District Court

Federal court is a bit different. Oftentimes, a person does not choose federal court, but it is chosen for them. In other words, they miss the 90 day window to file with US Tax Court, and have no alternative but to file in federal court.

The 90-day rule is exacting. In other words, if you miss the statute of limitations to file with Tax Court, then you have missed you opportunity for Tax Court.

The one biggest drawback about federal court is the fact that it is a claim for refund Stated another way, in order to sue the IRS in federal court you have to first pay the amount that is due and then sue for refund. This is very off-putting (understandably so) for many people, especially if they don’t have the money to sue the IRS or pay the penalty.

In addition, it is very difficult to represent yourself in federal court. While it is never recommended that you represent yourself in Tax Court — it is more forgiving and often times individuals will be unrepresented by themselves in Tax Court.

While the judges and opposing counsel may not want to deal with you, the procedures and policies in Tax Court for evidence and other related issues pale in comparison to the strictness of federal court. Moreover, the judges can be very tough – even on people representing themselves.

Now, a few positives:

A Jury of Your Peers

Since it’s a jury of your peers, it is nice to know that most peers would think you being penalized hundreds of thousands of dollars because you forgot to fill out an FBAR is absurd. Thus, there is a better chance that they may side with your position and disagree with the penalties issued.

IRS is not the “Preferred” Party

Second, even if the Jury has no idea what an FBAR is, you’ll be hard-pressed to find a cheerleading section for the IRS. Therefore, the mere fact that the IRS is coming after you for what seems like an unfair claim against you will benefit you. Also, the IRS Attorneys may not feel as comfortable or at-home as they otherwise would in Tax Court.

Additional Claims Against the IRS

Finally, there may be additional causes of action you can file in federal court that you’d be limited to filing in Tax Court.  That is not to say you will have any other basis to file any other claim or ancillary claim against the IRS, but who knows – maybe you will.

Court of Claims

The Court of Claims is a federal court. It is a court that is reserved for claims made against the government.

Typically, the difference between whether you would want to go to Federal Court for the Court of Claims is a form of “forum shopping.” In other words, you have the right to choose either court.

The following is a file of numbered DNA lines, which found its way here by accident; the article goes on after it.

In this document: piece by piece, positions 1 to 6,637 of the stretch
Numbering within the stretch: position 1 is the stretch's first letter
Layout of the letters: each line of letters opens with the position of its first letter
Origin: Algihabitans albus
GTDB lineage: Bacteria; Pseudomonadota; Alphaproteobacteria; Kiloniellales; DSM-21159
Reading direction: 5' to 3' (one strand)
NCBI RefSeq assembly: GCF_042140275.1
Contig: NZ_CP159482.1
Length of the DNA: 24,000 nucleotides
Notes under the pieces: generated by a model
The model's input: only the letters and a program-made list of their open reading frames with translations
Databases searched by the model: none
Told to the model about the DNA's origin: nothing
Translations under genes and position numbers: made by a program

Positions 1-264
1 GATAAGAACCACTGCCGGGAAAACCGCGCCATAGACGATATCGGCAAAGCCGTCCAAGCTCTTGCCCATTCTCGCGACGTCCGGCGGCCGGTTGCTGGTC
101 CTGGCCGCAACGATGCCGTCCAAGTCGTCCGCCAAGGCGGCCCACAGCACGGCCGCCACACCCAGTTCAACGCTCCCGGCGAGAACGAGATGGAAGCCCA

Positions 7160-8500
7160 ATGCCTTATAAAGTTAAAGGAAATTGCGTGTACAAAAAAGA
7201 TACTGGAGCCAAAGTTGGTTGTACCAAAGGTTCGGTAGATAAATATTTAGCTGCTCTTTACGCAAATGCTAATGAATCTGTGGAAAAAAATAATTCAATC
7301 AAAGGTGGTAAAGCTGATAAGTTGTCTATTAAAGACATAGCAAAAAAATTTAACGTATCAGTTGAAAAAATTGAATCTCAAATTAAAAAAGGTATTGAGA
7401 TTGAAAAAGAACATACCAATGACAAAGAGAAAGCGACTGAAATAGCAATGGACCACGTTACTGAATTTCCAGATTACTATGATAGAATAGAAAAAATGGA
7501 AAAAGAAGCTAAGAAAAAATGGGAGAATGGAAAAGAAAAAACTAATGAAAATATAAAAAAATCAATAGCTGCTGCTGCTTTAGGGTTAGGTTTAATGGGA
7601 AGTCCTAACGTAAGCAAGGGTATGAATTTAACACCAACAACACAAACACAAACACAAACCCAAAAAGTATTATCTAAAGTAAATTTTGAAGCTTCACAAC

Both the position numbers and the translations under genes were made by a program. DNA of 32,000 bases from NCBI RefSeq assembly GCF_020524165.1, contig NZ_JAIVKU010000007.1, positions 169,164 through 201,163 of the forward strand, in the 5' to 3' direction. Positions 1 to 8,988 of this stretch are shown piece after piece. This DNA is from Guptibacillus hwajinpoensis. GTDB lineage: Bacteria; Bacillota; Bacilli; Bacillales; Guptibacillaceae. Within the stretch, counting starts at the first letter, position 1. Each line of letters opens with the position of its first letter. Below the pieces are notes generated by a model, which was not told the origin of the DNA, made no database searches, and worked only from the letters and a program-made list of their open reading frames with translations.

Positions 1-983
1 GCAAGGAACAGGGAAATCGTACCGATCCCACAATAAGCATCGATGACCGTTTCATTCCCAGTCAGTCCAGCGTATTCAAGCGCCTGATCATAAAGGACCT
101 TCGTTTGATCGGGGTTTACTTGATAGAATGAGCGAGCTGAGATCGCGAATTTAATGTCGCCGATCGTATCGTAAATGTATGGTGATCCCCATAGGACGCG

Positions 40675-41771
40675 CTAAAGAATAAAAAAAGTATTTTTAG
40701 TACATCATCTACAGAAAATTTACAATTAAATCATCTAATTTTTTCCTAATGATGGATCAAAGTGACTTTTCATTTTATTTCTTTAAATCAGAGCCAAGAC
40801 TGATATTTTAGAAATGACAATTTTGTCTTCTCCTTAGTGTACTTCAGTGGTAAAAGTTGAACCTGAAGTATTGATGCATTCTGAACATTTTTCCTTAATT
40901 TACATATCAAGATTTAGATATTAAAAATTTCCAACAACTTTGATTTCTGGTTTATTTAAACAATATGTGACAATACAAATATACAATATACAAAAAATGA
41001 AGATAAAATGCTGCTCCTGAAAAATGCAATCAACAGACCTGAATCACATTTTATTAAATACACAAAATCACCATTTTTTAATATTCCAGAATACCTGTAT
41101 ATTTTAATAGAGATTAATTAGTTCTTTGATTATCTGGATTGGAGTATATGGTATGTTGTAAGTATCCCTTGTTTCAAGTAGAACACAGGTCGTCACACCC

Therefore, it may benefit you to conduct a little research and get a feel for what the decisions have been at the District Court level versus the Court of Claims on various issues — as well as reviewing what the holdings are for various Court of Appeals depending on what circuit you are in.

Specifically asked to the Court of Claims, as provided by their own website:

“Many cases before the court involve tax refund suits, an area in which the court exercises concurrent jurisdiction with the United States district courts. The cases generally involve complex factual and statutory construction issues in tax law.

Another aspect of the court’s jurisdiction involves government contracts. It was within the public contracts jurisdiction that the court was given new equitable authority in late 1996. In recent years, the court’s Fifth Amendment takings jurisdiction has included many cases raising environmental and natural resources issues. Another large category of cases involves civilian and military pay claims.

In addition, the court hears intellectual property, Indian tribe, and various statutory claims against the United States by individuals, domestic and foreign corporations, states and localities, Indian tribes and nations, and foreign nationals and governments. While many cases pending before the court involve claims potentially worth millions or even billions of dollars, the court also efficiently handles numerous smaller claims. Its expertise, in recent years, has been seen as its ability to efficiently handle large, complex, and often technical litigation.”

Avoid FBAR Penalties – IRS Offshore Disclosure

The best way to avoid, limit, or eliminate FBAR penalties is to be proactive. The U.S. Government has programs in place called IRS Offshore Voluntary Disclosure. These programs are designed to safely facilitate your compliance.

Golding & Golding, Board Certified in Tax Law

We have successfully represented clients in more than 1,000 streamlined and voluntary disclosure submissions nationwide and in over 70-different countries.

Golding & Golding is the “go-to” firm for other Attorneys, CPAs, Enrolled Agents, Accountants, and Financial Professionals across the globe.